For the past 20 years, the pace of change in the Southeast Bend neighborhood has been slow, at least by Bend standards.
The next 20 seem likely to be anything but.
The most rural corner of Bend and the second-least populous of the city’s 13 recognized neighborhoods — tiny Old Bend takes the No. 1 spot — Southeast Bend contains the largest tracts of still-undeveloped land in the city. The area is almost entirely devoid of commercial development aside from a handful of businesses on the far south end of Third Street. Subdivisions such as Woodside Ranch and Mountain High were largely built before the area was annexed into the city in the 1990s.
The city’s recently approved urban growth boundary expansion is heavily weighted toward the city’s southeast, adding even more developable land to the area.
Two properties that will come in to the city as part of the UGB expansion butt up against Southeast Bend, one tucked in between U.S. Highway 97 and China Hat Road and Knott roads, and one about a mile east, from the corner of 15th Street and Knott Road eastward to where Knott turns north to become 27th Street.
Bill Galaway, chairman of the neighborhood association, said if done right, the UGB expansion will be a “big boon” for southeast Bend. But that’s also a big if.
Galaway and others with the association said their primary concern is that existing streets aren’t able to handle the additional traffic that will come as the area fills in. New roads serving new developments would be depositing drivers on to older, undersized roads, he said, unless the city commits to bringing those older roads up to a similar standard.
Primary routes like Knott Road, Murphy Road, Brosterhous Road and Country Club Drive haven’t been significantly improved since the area was brought in to the city. Gallaway cited a city streets inventory that examined the city as four roughly equal sized quarters — southeast being everything east of Third Street and south of U.S. Highway 20 — and found 45 percent of the streets that rated 50 or lower on a 100-point pavement condition index are in southeast Bend.
Knott Road is a particular concern for Mitch Meyer, a member of the association board along with his wife, Dana. Noisy freight trucks traveling south of Bend on highways 20 and 97 often use Knott as a bypass route, he said, and its not uncommon to see stretches of fence along Knott Road wiped out by inattentive or intoxicated drivers.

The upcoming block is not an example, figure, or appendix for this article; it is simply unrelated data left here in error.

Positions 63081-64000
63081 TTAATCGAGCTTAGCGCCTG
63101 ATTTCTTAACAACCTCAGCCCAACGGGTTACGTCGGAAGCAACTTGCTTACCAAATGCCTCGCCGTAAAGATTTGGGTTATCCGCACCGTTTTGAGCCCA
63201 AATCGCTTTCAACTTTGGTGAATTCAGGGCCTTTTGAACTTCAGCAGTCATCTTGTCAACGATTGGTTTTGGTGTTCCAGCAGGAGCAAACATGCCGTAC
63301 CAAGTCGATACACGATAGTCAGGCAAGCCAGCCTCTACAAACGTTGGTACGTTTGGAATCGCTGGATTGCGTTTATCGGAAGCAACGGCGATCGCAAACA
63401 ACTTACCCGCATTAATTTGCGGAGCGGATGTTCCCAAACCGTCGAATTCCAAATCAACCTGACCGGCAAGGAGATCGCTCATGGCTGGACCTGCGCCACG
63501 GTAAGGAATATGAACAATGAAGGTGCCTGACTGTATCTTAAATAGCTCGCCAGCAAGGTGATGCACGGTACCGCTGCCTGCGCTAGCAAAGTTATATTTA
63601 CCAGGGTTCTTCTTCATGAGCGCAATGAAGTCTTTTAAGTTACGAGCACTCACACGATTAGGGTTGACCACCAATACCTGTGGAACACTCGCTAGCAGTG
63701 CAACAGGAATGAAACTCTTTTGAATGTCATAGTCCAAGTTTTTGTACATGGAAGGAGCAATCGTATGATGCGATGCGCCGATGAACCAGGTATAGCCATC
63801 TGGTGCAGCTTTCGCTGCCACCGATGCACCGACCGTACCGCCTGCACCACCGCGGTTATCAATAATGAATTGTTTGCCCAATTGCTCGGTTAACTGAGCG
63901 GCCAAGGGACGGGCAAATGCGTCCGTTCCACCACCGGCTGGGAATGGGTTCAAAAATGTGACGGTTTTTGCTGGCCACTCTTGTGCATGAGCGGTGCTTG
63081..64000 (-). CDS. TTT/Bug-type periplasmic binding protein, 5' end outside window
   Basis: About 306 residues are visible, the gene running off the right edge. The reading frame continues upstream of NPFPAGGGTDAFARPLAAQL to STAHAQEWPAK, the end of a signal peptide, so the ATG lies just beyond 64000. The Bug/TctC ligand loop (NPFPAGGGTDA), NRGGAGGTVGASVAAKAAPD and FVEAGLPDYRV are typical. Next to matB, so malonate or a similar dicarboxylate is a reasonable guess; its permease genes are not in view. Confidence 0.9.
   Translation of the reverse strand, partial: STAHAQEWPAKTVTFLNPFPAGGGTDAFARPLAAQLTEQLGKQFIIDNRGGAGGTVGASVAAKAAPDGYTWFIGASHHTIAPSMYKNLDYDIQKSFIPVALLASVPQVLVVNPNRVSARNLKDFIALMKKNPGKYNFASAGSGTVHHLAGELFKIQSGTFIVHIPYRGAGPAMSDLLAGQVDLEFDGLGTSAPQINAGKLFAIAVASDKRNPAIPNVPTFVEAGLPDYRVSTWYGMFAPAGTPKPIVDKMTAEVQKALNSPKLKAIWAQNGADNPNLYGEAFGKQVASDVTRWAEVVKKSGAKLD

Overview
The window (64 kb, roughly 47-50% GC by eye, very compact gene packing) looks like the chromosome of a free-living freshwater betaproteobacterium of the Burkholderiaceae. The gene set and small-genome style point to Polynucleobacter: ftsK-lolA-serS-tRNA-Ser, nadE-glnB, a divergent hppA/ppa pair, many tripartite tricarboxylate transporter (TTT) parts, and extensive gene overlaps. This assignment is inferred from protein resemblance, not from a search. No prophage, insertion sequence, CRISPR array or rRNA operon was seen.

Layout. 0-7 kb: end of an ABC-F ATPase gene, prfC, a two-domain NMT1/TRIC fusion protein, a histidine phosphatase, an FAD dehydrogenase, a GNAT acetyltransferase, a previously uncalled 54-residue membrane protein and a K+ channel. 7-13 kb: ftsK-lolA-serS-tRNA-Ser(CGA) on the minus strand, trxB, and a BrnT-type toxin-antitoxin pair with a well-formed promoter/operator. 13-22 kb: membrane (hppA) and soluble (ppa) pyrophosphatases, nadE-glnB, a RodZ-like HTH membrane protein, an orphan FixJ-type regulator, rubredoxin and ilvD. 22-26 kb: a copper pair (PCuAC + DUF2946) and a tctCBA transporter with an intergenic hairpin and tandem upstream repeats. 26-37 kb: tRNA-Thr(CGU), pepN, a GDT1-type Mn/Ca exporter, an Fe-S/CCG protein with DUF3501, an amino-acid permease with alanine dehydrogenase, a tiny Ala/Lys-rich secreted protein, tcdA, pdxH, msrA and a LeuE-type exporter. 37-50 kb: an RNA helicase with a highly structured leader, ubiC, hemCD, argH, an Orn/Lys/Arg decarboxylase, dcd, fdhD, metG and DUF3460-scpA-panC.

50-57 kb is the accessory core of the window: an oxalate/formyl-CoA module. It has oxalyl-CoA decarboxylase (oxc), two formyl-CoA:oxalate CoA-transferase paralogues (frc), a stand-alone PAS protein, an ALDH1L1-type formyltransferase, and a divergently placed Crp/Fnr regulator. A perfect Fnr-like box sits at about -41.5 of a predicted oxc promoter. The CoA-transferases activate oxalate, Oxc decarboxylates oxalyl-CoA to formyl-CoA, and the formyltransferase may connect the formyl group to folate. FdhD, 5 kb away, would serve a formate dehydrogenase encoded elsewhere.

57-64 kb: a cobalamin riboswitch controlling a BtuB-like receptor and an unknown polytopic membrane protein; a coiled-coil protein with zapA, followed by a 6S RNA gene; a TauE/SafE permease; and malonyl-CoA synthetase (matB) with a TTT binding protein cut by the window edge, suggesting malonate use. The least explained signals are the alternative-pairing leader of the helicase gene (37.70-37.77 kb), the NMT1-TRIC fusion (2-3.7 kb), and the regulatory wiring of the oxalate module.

Dana Meyer said safety along Knott Road is so poor that when it was Bike to School day at her daughter’s school, she had to drive her and her bike to a different neighborhood so she could participate. She said she’s interested in what happens at the corner of 15th Street and Knott Road, which the city has designated as a preferred site for commercial development serving the immediate neighborhood.
Something like a satellite library branch or a small grocery store located there would be a big hit with neighborhood residents, Dana Meyer said, and many would walk or bike there if they felt they could do so safely.
“I’d like to see some of the same kind of love down here as you’ve seen in other parts of town,” she said.
The first major amenity likely to touch down in Southeast is a roughly 40-acre park just south of where Murphy Road will eventually come across the railroad tracks. The Bend Park & Recreation District is scheduled to start construction of the new park next year.
Association board member Kathleen Martin is more guarded about the changes that could be on the way.
A former Forest Service employee, Martin spent much of her working career living in isolated places. The Bend she moved to in 1999 was the big city to her, with things like a modern hospital and grocery stores nearer than a few hours away, but still a quiet place where you could see the stars at night.
“I guess we were naive in thinking it would always stay at 39,000 people,” Martin said.
Galaway said the need to improve the road system will be that much more pressing if Bend-La Pine Schools’ May bond measure prevails, setting the school district on a course to build a new high school in Southeast Bend.
“The city needs to do a bond measure to improve the roads, and they need to go big,” Galaway said. “The problem is, the school district is probably going to beat them to it, and the city is a very slow-moving operation.”
The challenge of getting the whole city to back an expensive street improvements package is one of the reasons association supports the city moving to a ward system, in which city councilors would represent a defined geographic area. All seven members of the council are currently elected at large, and in recent years, the makeup of the council has been tilted sharply toward residents of the city’s west side.
— Reporter: 541-383-0387, email@example.com